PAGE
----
Stress Management


The Importance of stress management

Stress is an intrinsic part of living in today’s world. There are times when we all go through acute phases of stress that are relatively short lived, and somewhat manageable as we know that it will pass. Living with chronic stress has an insidious effect on our overall health and can be responsible for many illnesses we experience today. Our mental and emotional wellbeing can also be affected as the stress begins to wear us down.

Learning how to look after yourself during times of stress is imperative in minimizing the overall negative effect it has on your system as a whole. This becomes extremely important when a pre-existing illness is present, as the additional stress can escalate symptoms and worsen the condition.

The next few blogs will discuss some easy to implement techniques for feeling less stressed, more relaxed and peaceful, as well as some dietary tips to increase your energy levels and prevent illness.


Recognising symptoms of stress

Short term or acute stress is fairly easy to recognise. These physiological responses come from the adrenal gland where adrenaline is released upon perception of a threatening situation.

Some of the symptoms you will want to be aware of are:

Rapid or shallow breathing

Increase in heart rate and blood pressure

Nausea – due to inhibition of digestion. Blood flow is redirected away from stomach, can also cause a nervous feeling in the pit of the stomach

Dry mouth

Trembling or shaking

Increased blood flow to skeletal muscles

Cerebral blood flow is reduced, and rational thought is compromised.

Increased alertness or agitation, “knee jerk” reactions and instinct become prevalent.

Dilation of pupils

When these sensations begin to be felt it is now time to take evasive action to minimize the elevation of the situation on an emotional and physiological level.


Chronic Stress and its consequences

Stress is a natural transient state for all human beings. We are designed to be able to activate survival mode whenever a perceived ‘life threatening’ event occurs. We are designed to be able to escape this event by utilising the enhanced physical capacity we temporarily have. What if there is a constant bombardment of perceived threats throughout the day, what happens to us physiologically when that energy isn’t utilised to physically fight or flight (run). Our nervous system isn’t designed to cope indefinitely with this pattern, so a different defence mechanism is utilised by the body and different hormones and effects will occur.

When we switch into a long term stress pattern, the main hormone the body utilises for ‘survival’ is cortisol. That is not to say that we no longer produce adrenaline, if the stress is bad enough, we can be pumping that out as well. Cortisol is designed to protect us in long term stress as the body’s wisdom dictates by this stage we must be injured or in some dire physical state.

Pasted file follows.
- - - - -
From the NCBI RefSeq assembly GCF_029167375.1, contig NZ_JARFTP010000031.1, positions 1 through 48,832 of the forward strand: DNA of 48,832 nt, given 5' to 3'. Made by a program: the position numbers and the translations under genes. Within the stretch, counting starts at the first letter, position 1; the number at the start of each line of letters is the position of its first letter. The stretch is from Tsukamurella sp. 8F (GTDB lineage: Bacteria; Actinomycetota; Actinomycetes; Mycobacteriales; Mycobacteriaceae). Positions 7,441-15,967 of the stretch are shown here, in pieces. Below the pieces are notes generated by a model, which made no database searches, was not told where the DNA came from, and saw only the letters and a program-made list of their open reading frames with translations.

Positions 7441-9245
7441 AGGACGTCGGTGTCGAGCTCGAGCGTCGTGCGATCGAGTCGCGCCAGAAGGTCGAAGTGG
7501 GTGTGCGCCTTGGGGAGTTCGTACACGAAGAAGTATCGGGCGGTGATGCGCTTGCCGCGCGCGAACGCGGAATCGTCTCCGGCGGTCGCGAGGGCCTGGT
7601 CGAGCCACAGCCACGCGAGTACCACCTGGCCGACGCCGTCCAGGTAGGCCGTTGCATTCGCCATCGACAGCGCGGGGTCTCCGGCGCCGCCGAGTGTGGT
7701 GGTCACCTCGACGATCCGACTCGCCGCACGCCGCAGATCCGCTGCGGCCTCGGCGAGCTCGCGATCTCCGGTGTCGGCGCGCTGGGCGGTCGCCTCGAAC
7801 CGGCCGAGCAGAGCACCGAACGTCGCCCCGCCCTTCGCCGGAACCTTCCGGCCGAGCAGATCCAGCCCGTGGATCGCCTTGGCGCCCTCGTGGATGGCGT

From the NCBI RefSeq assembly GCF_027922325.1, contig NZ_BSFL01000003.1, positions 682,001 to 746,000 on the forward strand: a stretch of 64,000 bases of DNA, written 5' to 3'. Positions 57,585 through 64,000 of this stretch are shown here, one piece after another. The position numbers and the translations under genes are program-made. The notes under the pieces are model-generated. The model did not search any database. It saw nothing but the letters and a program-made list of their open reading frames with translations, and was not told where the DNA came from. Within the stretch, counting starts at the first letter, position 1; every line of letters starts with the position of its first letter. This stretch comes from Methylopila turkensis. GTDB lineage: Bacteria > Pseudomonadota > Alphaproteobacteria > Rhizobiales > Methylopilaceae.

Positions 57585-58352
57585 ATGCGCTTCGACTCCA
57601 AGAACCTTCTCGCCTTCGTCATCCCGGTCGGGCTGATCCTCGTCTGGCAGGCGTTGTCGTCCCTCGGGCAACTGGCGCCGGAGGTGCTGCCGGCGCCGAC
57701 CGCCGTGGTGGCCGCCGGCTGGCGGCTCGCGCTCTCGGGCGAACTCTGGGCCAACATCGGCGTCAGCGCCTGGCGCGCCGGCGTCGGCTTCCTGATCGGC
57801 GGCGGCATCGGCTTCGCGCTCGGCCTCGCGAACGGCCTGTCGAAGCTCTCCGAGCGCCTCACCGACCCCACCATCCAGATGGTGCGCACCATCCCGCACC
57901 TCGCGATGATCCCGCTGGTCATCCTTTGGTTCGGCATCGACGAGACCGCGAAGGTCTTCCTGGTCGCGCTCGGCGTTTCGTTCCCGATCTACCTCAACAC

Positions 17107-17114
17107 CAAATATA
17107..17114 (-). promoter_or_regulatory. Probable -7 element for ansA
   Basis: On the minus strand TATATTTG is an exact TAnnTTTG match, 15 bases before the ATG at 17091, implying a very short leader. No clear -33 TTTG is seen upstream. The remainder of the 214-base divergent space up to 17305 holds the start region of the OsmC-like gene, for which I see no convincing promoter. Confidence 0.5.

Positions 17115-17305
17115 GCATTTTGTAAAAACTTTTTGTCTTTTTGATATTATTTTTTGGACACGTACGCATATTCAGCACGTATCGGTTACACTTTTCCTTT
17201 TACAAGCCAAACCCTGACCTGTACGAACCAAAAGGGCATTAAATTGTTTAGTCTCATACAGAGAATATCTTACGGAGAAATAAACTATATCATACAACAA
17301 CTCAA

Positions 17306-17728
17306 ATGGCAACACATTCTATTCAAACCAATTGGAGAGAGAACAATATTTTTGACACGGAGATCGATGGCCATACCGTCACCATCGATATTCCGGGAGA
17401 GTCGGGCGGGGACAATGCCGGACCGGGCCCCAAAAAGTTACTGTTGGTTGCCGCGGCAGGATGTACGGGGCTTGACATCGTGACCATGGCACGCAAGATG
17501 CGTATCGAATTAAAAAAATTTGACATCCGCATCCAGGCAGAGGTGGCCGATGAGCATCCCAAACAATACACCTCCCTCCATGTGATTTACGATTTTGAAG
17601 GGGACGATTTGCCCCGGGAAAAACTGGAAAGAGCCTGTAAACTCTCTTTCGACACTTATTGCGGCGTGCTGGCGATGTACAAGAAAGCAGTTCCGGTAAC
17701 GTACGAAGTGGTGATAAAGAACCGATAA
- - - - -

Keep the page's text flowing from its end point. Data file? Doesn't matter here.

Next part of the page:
So what does cortisol do to the body? Or in other words what are the signs of chronic stress?

It is now believed that Cortisol is responsible for immune dysregulation. What this means is that there are mixed messages for the body’s immune response – it may switch off the part of immunity that is responsible for monitoring and eliminating infections, which is why we can become sick more often or can’t seem to fight off a common cold. The immune system may go into a hyper state as well which means it can be so primed that it actually starts to attack even our own tissue which leads to inflammation. This is where if you have a chronic condition such as arthritis or any sort of autoimmune disease, the symptoms will worsen when you’re stressed.

Cortisol also increases insulin output under the assumption that if the body has been in a state of constant physical threat then the body must need more glucose in the cells to be able to have the energy to sustain itself. The net result of increased insulin is weight gain,(especially around the gut), sugar or carbohydrate cravings, and fatigue.

Cortisol is at its highest in the morning – one sign of long term stress or ‘adrenal fatigue’ is feeling absolutely wiped out and tired with difficulty getting out of bed first thing in the morning. As the day goes on you may notice a peak in energy around 5:00pm and then go to bed exhausted but unable to sleep. This is a common pattern.

Cortisol also increases risk of heart disease, and promotes premature ageing. CRH is the hormone that switches on Cortisol release. CRH also has an impact on the body such as increasing pain perception, and also affects bowel function.

The long term effect of elevated stress hormones will also have an effect on the brain, and reasoning and emotional control will also be affected. Many people that have been coping with stress long term will find their ability to focus and concentrate on tasks is diminished. They may also experience mood swings, frequent weeping, or poor anger control.

The above symptoms illustrate why it is so imperative to learn to recognize the symptoms of stress, and its progression into a chronic state. This needs to be addressed and corrective measures are put in place. Allow yourself some time to practice the suggestions in the followings blogs and be patient with the process.

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